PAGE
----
History I Never Lived Through (Indirect Witness) presents these artists for the first time in a coherent museum project. As well as specially made new works, the exhibition intentionally brings together some of the most significant pieces conceived by this generation of artists over the past five years, acknowledging them as key elements on which to write a new chapter on Italian art and to offer the general public possible new takes on present-day Italy.
March 23, 2010
February 24, 2010
Genealogy of Damnatio memoriae “The Fear Society” 53 Venice Biennale Pavilion of Urgency, Murcia, Spain.
November 12, 2009
November 12, 2009
Photo: Davide Franceschini
In an article published in the Corriere della Sera on November 14th 1974, Pier Paolo Pasolini wrote: “I know why I am an intellectual, a writer who tries to follow everything that happens, to know everything that is written, to imagine whatever is not known or is kept secret; who coordinates even quite distant facts, who puts together the disorganized and fragmentary pieces of a whole coherent political situation, who establishes logic where only arbitrariness, madness, and mystery seem to hold sway”
Goldiechiari’s Genealogia di Damnatio Memoriae 1965-1981 reasserts the role of intellectuals – whether writers, artists, journalists, or academics – in restoring a critical representation of reality.
The installation in this room is part of a series that examines recent political history by placing together dates, places, and laws that refer to the state’s responsibility in what was known as the “strategy of tension” period, and the role of Italy during the Cold War.
The carnage that stained Italy is the sad and tangible trace of the weakness of democracy in Italy, a country that was defeated in the Second World War and found itself the battle ground between two great blocks, the U.S.A. and the Soviet Union, and ideologies such as that of the Catholic Church and the secular aspirations of the newly founded Republic balanced, as it was, between removing Fascism and the anomaly of being the western democracy with the largest Communist party.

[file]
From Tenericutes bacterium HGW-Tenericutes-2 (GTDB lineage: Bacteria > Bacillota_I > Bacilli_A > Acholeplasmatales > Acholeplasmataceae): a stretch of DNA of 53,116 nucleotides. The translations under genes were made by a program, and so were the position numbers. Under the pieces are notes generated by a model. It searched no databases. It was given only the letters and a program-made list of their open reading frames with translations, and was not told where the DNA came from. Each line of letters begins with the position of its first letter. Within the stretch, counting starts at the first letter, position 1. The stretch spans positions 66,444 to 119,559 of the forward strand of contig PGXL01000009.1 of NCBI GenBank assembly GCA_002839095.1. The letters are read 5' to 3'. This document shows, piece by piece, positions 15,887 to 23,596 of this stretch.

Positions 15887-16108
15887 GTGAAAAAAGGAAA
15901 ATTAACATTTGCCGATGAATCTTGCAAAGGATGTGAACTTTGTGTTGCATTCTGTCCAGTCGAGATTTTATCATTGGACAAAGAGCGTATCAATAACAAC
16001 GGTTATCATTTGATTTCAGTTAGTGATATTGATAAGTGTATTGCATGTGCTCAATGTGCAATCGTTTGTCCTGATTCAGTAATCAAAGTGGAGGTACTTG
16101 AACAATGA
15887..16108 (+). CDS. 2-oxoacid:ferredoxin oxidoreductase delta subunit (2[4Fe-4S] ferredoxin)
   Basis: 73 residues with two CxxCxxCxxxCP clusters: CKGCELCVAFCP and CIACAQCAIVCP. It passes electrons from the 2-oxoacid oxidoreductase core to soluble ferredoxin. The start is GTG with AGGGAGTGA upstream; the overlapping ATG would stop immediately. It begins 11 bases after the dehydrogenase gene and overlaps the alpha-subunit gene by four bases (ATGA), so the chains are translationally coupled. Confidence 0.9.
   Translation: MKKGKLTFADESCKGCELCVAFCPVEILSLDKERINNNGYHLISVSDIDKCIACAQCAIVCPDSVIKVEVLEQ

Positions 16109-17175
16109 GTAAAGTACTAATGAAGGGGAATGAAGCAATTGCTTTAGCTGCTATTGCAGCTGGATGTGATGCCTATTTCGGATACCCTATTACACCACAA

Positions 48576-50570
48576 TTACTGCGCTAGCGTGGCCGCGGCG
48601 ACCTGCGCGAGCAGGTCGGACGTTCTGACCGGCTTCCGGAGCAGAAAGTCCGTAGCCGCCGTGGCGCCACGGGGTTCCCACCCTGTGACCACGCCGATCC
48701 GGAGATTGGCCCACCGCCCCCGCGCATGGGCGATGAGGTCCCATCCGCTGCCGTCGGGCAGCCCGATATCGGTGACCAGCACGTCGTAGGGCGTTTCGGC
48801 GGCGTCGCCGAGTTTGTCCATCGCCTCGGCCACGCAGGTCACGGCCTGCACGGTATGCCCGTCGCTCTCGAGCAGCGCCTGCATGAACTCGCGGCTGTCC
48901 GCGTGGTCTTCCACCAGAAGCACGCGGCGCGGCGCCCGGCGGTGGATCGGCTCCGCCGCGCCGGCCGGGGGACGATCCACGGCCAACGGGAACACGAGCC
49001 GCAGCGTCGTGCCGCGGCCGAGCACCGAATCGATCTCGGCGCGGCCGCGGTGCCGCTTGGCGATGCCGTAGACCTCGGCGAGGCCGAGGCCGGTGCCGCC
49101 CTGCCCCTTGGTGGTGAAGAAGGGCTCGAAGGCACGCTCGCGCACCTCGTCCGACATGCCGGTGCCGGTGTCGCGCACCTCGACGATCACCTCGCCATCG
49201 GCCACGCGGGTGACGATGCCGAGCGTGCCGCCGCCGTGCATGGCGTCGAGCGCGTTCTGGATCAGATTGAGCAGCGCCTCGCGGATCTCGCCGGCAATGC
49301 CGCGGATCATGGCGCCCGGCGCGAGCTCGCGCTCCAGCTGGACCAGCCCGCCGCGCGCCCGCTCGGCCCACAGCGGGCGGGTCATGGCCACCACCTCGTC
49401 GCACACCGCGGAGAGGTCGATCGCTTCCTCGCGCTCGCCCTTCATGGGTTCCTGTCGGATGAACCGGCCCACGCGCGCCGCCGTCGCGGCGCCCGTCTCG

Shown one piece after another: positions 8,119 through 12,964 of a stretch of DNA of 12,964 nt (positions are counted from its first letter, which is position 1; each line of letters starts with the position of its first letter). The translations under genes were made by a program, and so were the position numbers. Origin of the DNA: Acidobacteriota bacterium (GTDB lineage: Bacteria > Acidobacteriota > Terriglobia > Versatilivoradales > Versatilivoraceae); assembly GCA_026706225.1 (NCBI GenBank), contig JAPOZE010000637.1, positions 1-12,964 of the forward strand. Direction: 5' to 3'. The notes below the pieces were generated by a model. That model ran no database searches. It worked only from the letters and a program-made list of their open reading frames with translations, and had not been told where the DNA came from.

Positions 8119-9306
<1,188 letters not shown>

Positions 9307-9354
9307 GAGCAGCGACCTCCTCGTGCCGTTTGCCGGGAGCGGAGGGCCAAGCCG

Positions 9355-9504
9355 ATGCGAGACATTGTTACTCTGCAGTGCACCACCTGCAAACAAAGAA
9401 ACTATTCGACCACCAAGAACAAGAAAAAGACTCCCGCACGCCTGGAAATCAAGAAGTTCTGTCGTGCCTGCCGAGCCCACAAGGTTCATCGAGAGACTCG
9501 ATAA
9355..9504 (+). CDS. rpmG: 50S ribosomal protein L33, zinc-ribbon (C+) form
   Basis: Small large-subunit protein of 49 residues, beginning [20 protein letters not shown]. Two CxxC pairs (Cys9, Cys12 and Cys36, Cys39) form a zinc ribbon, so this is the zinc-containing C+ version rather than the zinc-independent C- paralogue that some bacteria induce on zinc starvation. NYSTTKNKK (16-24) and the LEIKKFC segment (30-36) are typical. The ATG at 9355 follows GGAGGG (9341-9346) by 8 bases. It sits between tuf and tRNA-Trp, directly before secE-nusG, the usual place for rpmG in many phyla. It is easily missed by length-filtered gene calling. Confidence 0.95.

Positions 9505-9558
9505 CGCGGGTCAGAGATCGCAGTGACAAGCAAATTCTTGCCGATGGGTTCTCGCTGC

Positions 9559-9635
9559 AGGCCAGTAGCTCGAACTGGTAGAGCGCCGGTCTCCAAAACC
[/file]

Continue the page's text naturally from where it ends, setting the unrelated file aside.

In this work the massacres that marked our recent history create a chronology of terror that is etched like an open wound on the bark of two trees and distributed between the two successive phases of the strategy of tension as indicated at the time by Pasolini: a first, anti-communist phase (Milan 1969), and a second anti-fascist one (Brescia and Bologna 1974). These are events we all know of, but, placed in a sequence and related together as though they were part of a still incomplete cycle, they are even more frightening.
The genealogical tree that Goldiechiari has created is, by definition, still in the making: the plant can grow and other names might be added over the years, and researches might allow us to understand how much our recent present is rooted in a past we still do not know enough about. Trees can multiply and become a memory-forest, a Dantesque wood that indicates, in images, the responsibility the powers-that-be have in determining, not just the history of a country, but of individual citizens.